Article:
A year of violence, of displacement, of violations in Sudan’s war | In Pictures

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A year of violence, of displacement, of violations in Sudan’s war | In Pictures

A year since it started, the war in Sudan has spiralled into one of the world’s largest and most complex displacement crises. Since April 15, 2023, more than 8.6 million people have fled their homes, with 1.8 million people, mostly women and children, crossing to neighbouring countries.

Civilians suffer indiscriminate attacks – including widespread sexual violence. Communities are shattered, with families broken and separated or desperate to provide for those still in their care.

Youth have had their lives turned upside down, completely uncertain about the future. Sudan’s urban middle class is now nearly destroyed: architects, doctors, teachers, nurses, engineers, and students have lost everything.

Over the past 12 months, Ala Kheir, a Sudanese photographer, has worked with the United Nations High Commissioner for Refugees (UNHCR) to document the conflict and some of the lives it uprooted.

Witnessing devastation across the country, he was reminded of the atrocities seen during the 2003-2020 war in Darfur, where he was born.

“Through my photos, I hope that people at least engage with what’s going on,” he says.

“Those people who I photographed, I think if I can transfer their feelings across, I would at least have done something so that people elsewhere start to think about helping the Sudanese who are stranded in camps, schools, farms.

“Maybe, in the middle of all of this chaos and carnage, the parties to the conflict inside Sudan and abroad can start to think about solutions and interventions to help end this devastating war.”

Thousands are still crossing the borders. In South Sudan, more than 1,800 people arrive daily, increasing pressure on already stretched resources. Chad is experiencing the largest influx of refugees in its history.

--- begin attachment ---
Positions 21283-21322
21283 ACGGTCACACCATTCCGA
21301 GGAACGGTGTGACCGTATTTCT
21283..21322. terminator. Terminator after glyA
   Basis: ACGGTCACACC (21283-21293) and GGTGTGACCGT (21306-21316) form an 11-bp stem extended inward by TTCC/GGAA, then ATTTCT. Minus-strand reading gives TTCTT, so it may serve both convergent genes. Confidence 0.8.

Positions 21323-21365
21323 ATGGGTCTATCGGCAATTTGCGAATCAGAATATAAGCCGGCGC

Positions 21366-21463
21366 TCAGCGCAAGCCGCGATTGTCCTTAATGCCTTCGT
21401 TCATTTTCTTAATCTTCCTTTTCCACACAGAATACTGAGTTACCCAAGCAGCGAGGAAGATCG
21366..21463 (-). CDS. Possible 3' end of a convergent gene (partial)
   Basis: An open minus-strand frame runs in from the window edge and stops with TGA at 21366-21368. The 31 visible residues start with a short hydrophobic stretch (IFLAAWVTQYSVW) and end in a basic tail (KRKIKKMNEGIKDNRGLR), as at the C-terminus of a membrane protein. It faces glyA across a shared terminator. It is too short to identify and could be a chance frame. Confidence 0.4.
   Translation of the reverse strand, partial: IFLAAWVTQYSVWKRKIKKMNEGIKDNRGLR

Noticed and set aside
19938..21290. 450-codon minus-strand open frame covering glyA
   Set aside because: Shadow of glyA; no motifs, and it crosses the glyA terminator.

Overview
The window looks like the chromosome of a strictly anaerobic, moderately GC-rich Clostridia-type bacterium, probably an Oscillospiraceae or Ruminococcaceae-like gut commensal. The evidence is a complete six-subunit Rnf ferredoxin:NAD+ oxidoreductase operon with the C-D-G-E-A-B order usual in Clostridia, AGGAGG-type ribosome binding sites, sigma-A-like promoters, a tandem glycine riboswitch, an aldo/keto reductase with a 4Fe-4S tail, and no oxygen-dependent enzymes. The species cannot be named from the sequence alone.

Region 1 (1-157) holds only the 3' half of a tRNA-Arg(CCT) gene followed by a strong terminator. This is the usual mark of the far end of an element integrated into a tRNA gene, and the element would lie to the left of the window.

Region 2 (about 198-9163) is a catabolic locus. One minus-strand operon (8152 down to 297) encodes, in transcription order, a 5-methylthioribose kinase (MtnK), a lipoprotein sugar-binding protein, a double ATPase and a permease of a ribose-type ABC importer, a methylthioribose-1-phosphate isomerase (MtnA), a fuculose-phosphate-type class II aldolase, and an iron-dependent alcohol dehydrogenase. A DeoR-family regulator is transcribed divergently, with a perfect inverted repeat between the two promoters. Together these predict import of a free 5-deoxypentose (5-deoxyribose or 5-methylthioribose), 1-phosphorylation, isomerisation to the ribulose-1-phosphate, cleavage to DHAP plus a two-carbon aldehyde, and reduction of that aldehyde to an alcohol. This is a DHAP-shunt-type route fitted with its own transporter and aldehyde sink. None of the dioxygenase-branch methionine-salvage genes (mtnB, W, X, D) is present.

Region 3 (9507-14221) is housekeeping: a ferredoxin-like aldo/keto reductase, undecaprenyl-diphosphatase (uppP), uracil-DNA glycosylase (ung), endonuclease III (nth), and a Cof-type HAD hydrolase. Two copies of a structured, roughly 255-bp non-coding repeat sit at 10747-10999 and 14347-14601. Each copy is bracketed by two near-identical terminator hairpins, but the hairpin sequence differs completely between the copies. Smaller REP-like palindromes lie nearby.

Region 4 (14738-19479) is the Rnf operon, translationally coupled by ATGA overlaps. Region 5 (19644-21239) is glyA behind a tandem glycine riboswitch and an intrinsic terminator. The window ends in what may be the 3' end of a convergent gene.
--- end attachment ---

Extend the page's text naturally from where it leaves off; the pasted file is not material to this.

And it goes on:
Other countries hosting Sudanese refugees include the Central African Republic, Egypt, Ethiopia and Uganda. Host countries have been extremely generous in ensuring refugees can access public services, including documentation, education, healthcare and housing.

UNHCR and the World Health Organization (WHO) are warning of the worsening health situation as health facilities across Sudan struggle to cope due to shortages of staff, lifesaving medicine and critical equipment, exacerbating current outbreaks and causing unnecessary deaths.

In Sudan’s White Nile state, more than 1,200 refugee children under the age of five died in nine camps between May 15 and September 14, 2023, due to a deadly combination of a measles outbreak and high malnutrition.

There is also a heightened risk of a cholera outbreak as suspected cases have been reported in other parts of the country. Across the border in Renk, South Sudan, more children are arriving with measles and malnutrition among children below five years mainly from White Nile.

To support the work of UNHCR and its partners for the Sudanese people, see here.